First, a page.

Simultaneously to the rising demand due to the above-mentioned conditions the number of student accommodations slightly decreased in the interval from 1991 until 2016 from 246,000 to 240,000 units.[34] Especially the declining quantity of building permissions in the residential market between 1994 and 2010 was a major reason for the regression of the supply in the unregulated student housing market (see figure 3).[35] As a consequence the vacancy rate,which was according 4.1% in 2006 reached a record low of 3% in 2015.[36] Moreover, the vacancy rate of larger German cities decreased to much lower levels while it increased in rural areas. Frankfurt reached a vacancy rate of 0.5% and Munich registered a record low of 0.2%.[37] Due to low vacancy rates and therefore a low investments risk, the residential sector within student housing has become more attractive to investors than other asset classes.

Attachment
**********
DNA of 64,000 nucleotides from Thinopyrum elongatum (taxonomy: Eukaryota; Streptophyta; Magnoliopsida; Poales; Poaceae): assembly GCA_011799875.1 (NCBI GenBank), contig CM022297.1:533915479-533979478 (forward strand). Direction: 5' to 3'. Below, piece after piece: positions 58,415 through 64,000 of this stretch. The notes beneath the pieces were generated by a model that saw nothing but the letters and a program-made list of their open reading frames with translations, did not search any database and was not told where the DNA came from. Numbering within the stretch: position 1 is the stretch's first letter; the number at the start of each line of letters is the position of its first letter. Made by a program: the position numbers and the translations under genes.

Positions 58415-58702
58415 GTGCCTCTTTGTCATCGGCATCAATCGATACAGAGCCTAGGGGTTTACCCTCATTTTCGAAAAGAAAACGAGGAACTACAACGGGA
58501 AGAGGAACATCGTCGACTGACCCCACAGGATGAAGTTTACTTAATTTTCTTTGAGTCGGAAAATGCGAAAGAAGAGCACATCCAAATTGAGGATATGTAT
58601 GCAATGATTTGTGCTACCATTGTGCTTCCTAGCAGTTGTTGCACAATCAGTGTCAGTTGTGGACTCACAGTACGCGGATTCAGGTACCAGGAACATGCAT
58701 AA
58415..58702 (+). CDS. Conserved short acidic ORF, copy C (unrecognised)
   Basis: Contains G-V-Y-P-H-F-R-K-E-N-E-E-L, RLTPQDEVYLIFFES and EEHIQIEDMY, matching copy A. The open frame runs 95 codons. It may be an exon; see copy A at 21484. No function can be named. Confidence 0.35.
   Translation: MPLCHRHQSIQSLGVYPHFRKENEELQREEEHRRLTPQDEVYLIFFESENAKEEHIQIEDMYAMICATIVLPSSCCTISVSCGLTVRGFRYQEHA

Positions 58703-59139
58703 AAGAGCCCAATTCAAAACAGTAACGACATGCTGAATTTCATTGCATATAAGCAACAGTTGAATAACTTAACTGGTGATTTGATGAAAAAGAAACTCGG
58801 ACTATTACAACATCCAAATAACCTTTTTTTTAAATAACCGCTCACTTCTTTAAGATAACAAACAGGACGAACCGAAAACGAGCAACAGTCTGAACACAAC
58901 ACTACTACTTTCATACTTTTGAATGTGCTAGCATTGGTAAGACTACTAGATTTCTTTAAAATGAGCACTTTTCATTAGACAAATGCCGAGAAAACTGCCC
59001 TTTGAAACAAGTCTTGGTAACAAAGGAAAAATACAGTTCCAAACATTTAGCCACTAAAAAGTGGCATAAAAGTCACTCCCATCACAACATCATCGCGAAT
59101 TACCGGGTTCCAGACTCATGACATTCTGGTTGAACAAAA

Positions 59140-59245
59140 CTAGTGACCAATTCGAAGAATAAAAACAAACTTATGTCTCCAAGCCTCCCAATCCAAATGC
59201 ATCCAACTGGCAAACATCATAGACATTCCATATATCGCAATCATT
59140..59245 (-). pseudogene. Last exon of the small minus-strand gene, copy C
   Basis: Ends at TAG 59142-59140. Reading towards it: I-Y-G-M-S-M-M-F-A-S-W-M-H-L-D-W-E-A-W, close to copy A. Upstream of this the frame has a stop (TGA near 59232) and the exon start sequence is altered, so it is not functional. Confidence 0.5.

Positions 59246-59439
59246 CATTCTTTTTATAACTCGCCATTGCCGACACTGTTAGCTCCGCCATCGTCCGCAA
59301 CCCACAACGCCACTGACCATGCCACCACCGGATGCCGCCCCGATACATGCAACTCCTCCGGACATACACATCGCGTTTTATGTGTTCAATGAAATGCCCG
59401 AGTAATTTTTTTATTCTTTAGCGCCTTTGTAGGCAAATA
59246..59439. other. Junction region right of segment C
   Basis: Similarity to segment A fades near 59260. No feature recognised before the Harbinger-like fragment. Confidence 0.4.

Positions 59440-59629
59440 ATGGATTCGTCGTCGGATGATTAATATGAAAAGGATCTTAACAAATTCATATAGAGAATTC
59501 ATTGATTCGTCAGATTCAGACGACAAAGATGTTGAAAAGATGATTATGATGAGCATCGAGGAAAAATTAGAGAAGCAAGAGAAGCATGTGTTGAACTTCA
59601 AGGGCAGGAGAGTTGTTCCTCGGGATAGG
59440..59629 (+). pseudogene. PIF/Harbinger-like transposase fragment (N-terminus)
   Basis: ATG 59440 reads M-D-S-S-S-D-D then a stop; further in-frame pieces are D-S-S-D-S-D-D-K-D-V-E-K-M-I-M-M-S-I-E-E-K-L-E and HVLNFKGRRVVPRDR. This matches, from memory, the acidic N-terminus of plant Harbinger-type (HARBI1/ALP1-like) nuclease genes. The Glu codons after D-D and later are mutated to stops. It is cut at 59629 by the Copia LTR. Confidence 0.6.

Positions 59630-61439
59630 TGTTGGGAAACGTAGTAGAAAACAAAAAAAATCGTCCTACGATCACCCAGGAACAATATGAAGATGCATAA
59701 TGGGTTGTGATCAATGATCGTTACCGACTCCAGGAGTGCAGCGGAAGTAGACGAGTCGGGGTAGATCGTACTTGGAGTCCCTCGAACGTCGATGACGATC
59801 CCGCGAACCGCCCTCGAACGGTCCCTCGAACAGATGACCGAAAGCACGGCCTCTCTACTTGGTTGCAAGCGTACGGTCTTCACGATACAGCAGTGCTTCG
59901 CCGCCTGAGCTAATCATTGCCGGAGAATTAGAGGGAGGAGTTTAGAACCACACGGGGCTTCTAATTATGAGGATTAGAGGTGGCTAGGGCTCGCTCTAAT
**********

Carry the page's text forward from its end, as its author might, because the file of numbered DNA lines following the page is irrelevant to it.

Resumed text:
Furthermore, the German government has attempted to act against the trend of rising rents with reforms. Firstly, the government of eleven federal states announced a rentcapping limit in 2013, which allows the lessor toraise the rent in a current lease contract to a maximum of 20% in a period of three years.[38] However, the reform did not work out because many lessors let the lease contracts expire and created a new contract with a higher rent than the rent capping limit would have allowed.Therefore the government introduced the rent control in 2015. It regulates that rents of a new lease contract are only allowed to be 10% higher than the local reference rent.[39] Currently increasing rents, especially in larger cities show that even the rent control failed. Moreover, critics consider that lessors already raised the rents a few months before the introduction of rent control. [40] Following this, the rent control even supported the increase in rents.Both reforms appear to have failed immediately after their introduction. As a result, rents were not stopped and even the rents for student housing, which is a part of the residential market,have increased in recent years.